We needed, though, to put aside the things of a year ago. Remember, “if Hillary Clinton wins, the nation as we know it is over,” said Bossie. But since Trump won, things have taken shape with our economy: the Dow is “out of its mind” and as far as regulations go, Trump promised to eliminate two for every new one. “Do you know how many he’s done?” Bossie asked, and someone in the crowd you may know well said, “Sixteen.”

“Who said sixteen?” he asked. “Showoff.” Indeed, the Trump administration is mowing down regulations at a frenetic pace.

But the economy is missing one thing: a “robust” tax reform package; one that Bossie described as “generational.”

“Shame on us if we don’t get it done,” Bossie said, and the sooner the better: if enacted by year’s end and made retroactive for 2017, the boost in the economy will kick in around next summer and make the 2018 election a pocketbook balloting. If done in the spring, the effects won’t be nearly as great, argued David.

While Bossie apologized in advance for not being able to stay too late, he did answer a few questions.

The first one required him to put on his National Committeeman hat, as he was asked “what can we do on the Eastern Shore?”

Our focus, said David, should be first on winning the needed five State Senate seats to sustain Governor Hogan’s vetoes. Of course, that also meant we had to turn out for Hogan as we did last time so he could defeat the “worst group of Democrats” in the country.

He was less optimistic when asked about what we could do about Ben Cardin. “There’s lost causes, then there’s lost causes,” said Bossie. That may be news to Sam Faddis, who is the only Republican with an FEC account in that race so far. (No one has formally filed, save three Democrats not named Cardin who are hoping the incumbent retires or keels over.)

Someone else asked whether GOP money was going to Donald Trump. Their investment is “behind the scenes” right now, assured Bossie, although Trump already has a 2020 re-election account as well. The RNC is “stockpiling” money with a large advantage in fundraising over the Democrats at the moment.

Turning to foreign affairs, a question was asked about our relationship with China.

Trump was focusing on the Chinese president, David said. “No one wants war,” and by dealing with China – which is the main trading partner of North Korea – Trump is dealing with an entity that could “suffocate” North Korea if they chose. It’s a combination of tough talk and diplomacy, he added.

Finally, it was asked about the governors not supporting Trump. Bossie argued that their agenda was better off with Republican governors whether they agreed with President Trump on everything or not. And even though our governor didn’t support the Trump bid, it was “vital” he be re-elected anyway, concluded Bossie.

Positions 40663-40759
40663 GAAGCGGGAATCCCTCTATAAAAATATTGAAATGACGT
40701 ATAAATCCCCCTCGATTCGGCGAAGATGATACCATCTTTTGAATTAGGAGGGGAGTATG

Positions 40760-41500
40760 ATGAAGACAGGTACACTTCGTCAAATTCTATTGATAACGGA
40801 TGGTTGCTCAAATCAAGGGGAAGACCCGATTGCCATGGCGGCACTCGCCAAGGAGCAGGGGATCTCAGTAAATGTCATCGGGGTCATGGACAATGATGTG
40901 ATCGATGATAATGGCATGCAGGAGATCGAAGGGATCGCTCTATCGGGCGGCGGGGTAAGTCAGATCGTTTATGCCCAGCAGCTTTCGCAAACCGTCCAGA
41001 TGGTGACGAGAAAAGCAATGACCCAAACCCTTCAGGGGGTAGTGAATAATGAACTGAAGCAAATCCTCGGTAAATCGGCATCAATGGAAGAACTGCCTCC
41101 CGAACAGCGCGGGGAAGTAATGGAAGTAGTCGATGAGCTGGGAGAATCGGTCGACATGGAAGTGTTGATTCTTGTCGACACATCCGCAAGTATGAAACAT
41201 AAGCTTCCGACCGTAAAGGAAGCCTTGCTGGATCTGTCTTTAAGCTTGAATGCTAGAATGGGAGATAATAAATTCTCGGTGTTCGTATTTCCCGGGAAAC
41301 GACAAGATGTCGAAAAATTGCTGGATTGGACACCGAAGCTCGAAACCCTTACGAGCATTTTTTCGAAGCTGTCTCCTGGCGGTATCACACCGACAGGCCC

With that, he was off to see his family before an early morning gig on Fox News, so the conclusion of the event was the introduction of a number of elected officials, club officers, and 2018 candidates, along with the drawing of raffles from both the Wicomico County Republican Club and the College Republicans. As it turned out both grand prizes were donated back to their respective organizations, so the WCRC can once again give away a $1,000 Dick’s Sporting Goods gift card and the College Republicans netted $280. Wicomico County GOP Chair Mark McIver also announced that there were 130 people in attendance, making this a successful event that grossed better than $8,000.

Just like in the beginning, there are people who stay around and gab the night away. In this case, it’s Delegate Charles Otto (left) with Joe Schanno of the Department of Natural Resources (center) and Dwight Patel (right), who annually makes the trip from Montgomery County to show his support. We finally cleared out about 9:30, although there was an impromptu afterparty offsite some chose to enjoy.

It was nice to be remembered, and as I had pointed out to me by County Councilman Marc Kilmer, now that I’m a “free agent” I can pick and choose my events. Trust me, I’m still on the mailing lists.

But writing this was like riding a bicycle – you don’t forget how to do it even after awhile away. It was fun.

  • I haven't. Have you?
  • Categories

  • Archives

  • Link to Maryland Democratic Party

    In the interest of being fair and balanced, I provide this service to readers. But before you click on the picture below, just remember their message:

  • Part of the Politics in Stereo network.